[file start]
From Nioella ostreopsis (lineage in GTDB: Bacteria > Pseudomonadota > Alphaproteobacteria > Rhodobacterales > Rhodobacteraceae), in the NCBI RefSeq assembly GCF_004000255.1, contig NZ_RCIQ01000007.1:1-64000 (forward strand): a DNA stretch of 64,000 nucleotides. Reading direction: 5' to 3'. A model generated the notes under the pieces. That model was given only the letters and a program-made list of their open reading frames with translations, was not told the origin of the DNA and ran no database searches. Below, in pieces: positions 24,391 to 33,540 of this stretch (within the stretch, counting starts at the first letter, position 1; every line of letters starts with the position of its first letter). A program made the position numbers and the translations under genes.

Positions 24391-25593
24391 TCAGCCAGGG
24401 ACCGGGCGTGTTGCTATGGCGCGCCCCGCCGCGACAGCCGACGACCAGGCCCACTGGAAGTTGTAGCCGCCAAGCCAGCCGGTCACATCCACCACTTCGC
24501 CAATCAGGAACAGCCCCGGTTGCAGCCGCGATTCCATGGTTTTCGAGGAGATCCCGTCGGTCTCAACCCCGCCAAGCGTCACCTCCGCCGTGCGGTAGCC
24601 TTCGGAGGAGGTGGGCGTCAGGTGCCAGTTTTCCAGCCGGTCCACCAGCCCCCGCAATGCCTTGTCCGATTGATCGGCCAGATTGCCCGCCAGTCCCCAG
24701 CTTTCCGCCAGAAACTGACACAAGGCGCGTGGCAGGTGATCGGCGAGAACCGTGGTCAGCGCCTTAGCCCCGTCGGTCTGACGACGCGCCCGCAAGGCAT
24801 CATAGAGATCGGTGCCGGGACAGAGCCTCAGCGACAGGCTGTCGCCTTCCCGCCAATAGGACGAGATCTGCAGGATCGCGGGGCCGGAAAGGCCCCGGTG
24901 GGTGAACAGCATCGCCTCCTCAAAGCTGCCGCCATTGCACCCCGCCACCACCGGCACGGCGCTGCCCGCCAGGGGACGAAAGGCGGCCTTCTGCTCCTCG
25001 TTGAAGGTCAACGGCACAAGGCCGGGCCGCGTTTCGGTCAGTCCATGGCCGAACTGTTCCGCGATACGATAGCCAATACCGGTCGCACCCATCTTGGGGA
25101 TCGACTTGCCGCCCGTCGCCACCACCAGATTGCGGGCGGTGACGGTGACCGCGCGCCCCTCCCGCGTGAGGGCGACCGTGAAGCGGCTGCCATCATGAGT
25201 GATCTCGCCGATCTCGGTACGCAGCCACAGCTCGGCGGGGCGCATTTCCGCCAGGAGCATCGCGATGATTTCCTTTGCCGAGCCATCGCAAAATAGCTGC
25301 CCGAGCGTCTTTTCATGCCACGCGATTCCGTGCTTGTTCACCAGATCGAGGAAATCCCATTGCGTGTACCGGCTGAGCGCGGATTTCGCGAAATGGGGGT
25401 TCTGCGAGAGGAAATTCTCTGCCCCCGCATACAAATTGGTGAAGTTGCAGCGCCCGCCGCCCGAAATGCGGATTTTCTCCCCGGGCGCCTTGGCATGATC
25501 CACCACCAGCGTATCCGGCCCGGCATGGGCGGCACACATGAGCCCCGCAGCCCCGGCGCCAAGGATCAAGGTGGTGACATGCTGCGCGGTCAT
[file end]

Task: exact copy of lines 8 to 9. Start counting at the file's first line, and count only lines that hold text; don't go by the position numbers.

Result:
24801 CATAGAGATCGGTGCCGGGACAGAGCCTCAGCGACAGGCTGTCGCCTTCCCGCCAATAGGACGAGATCTGCAGGATCGCGGGGCCGGAAAGGCCCCGGTG
24901 GGTGAACAGCATCGCCTCCTCAAAGCTGCCGCCATTGCACCCCGCCACCACCGGCACGGCGCTGCCCGCCAGGGGACGAAAGGCGGCCTTCTGCTCCTCG